Okay, literally what’s written is this: “I am giving you this jacket. It is your is now.” I’ve undone all the contractions so that you can see the difference here. “I’m” is proper usage. We know that because when we undo it, it becomes “I am.” We also know that “It is” is also proper usage. When we undo it, it makes sense, right? But when we get to the your’s construction–what happens when we undo that? It becomes “your is” and that doesn’t make sense.

Remember: When you’re dealing with “your”, “her”, and “it”, do not use the apostrophe-s construction to create a possessive. Don’t use this construction for “who” or “our.” The possessive for “who” is “whose.” “Who’s” means “who is”. See the difference?
The jacket is yours. [NOT your’s]
The jacket is hers. [NOT her’s]
The dog ate its dinner. [NOT it’s]
The car is ours. [NOT our’s]
Whose is that? [NOT who’s]
Want some more examples? Go here.

And now back to dialogue. Here are two examples for us to dissect:
“Hey, Judy. How are you today?”
“Why, I am fine, Wendy. Where are you headed?”
“Judy, I am going to the meeting. The entire firm will be there. Didn’t you hear about it?”
“I did, Wendy. And I will be there. What are you doing after that?”
“I have to work late, Judy.”
“Oh, that’s too bad, Wendy.”
This is an exaggeration to demonstrate a point. What’s wrong here? Geez, where do we start, right? It’s stilted, awkward, and bland. The only reason we know there are two people speaking is because they keep referring to each other by name—and why would they need to do that? There’s only two of them, after all. Do they have 3-second memories and they can’t remember each other’s names with each line of dialogue? No. But the author has not gotten into either character’s head and stayed there, so we have no fulcrum for our conversation. And they’re not using contractions. Do you talk to people in such a way that you don’t use contractions?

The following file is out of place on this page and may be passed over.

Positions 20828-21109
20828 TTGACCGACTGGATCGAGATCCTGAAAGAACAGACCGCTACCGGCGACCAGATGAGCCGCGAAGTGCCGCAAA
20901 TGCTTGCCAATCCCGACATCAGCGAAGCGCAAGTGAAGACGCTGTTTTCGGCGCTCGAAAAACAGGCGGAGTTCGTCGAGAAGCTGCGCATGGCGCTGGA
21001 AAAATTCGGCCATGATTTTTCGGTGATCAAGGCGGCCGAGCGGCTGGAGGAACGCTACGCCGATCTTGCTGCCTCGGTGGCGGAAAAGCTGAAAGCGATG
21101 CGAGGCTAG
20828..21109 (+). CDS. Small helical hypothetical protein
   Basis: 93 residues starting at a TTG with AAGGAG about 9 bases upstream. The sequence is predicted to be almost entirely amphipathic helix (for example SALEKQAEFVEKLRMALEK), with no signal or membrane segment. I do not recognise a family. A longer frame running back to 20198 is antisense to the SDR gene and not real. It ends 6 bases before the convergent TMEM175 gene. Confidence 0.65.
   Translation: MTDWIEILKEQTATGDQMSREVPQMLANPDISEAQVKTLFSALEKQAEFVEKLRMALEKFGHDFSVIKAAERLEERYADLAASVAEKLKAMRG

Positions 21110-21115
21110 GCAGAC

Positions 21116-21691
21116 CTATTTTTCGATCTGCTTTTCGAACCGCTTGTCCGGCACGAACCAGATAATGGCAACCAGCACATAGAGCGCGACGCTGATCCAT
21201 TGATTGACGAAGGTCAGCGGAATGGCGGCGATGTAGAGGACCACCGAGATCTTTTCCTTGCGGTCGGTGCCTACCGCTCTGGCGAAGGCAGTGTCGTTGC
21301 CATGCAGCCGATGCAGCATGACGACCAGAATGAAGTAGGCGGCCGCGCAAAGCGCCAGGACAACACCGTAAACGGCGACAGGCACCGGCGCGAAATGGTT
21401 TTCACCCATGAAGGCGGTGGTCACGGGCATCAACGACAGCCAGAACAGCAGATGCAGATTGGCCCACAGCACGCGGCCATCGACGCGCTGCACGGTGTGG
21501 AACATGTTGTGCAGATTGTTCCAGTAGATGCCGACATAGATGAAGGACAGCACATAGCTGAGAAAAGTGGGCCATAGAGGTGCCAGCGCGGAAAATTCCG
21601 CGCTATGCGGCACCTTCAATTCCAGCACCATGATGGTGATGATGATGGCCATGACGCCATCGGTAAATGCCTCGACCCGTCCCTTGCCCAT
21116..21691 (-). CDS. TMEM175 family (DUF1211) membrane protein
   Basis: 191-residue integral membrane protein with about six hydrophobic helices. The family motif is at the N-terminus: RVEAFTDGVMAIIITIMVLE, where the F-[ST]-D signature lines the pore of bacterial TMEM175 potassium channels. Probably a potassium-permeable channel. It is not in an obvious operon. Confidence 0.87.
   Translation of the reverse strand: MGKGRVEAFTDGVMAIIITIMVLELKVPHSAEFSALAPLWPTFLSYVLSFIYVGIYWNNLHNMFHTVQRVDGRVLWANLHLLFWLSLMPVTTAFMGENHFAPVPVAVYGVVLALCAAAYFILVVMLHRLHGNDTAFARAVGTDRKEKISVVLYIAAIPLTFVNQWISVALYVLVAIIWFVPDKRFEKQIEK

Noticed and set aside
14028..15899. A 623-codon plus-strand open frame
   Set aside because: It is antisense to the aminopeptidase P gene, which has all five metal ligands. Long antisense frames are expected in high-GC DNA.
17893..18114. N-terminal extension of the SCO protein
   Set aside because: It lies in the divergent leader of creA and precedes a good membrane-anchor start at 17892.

Another tip: always start a new paragraph when you change speakers, whether one of the speakers is going to say something or do something. For example:
“Hey!” Jim shouted as he ran after the robber.

“Jim, wait! He’s got a gun!” Allie stared after the two men, knowing she couldn’t catch up with either of them.

He slowed, but then increased his speed again and was soon closing in on the robber.


See how that works? Jim didn’t say anything to Allie in response to her warning, but he did DO something. I like to start a new paragraph when I’m dealing with someone else’s (besides the main character’s) speech or action, to help minimize reader confusion.

Now let’s do the Wendy and Judy scene again, adding some dialogue tags and action (and contractions!). The other thing wrong is that there aren’t any dialogue tags. You can’t visualize the scene. Where are they? What are they doing? A reader has nothing to tell her what’s going on through this dialogue. As we’ll find out in a later post, dialogue can be the key to undoing the dreaded “show vs. tell” problem that so many writers grapple with. Right now, however, what we need to do is figure out how to put action in that’s not disruptive to the dialogue but yet provides clues for the reader about the characters. So let’s try our dialogue again.
“Hey, how’s it going?” Wendy asked, smiling at Judy as they passed in the hallway.

“Fine. Where are you headed in such a hurry?” Judy stopped, hoping Wendy would, as well. She did.

“The big meeting. Everybody in the firm’s supposed to go. Did you forget?”

“Oh, geez, almost.” She sighed. “Had a lot on my mind. Thanks for the reminder.” She checked her watch. Ten minutes. Time enough to get to the bathroom and maybe grab a snack. “Maybe we’ll get out of there at a reasonable hour.”

“Hopefully before the end of the day.” She gave her another smile. “I’ll see you there.”

“Oh, hey. You doing anything afterward?” she asked hopefully.

Wendy made a disgusted noise. “I have to put in some overtime.”

“Oh. Bummer. A group of us are going for beers at five-thirty. Sure you can’t come for one?” She smiled, hoping she didn’t sound too nervous.

Wendy thought for a moment. “Tell you what. I’ll join you for one then come back to the office. Sound good?”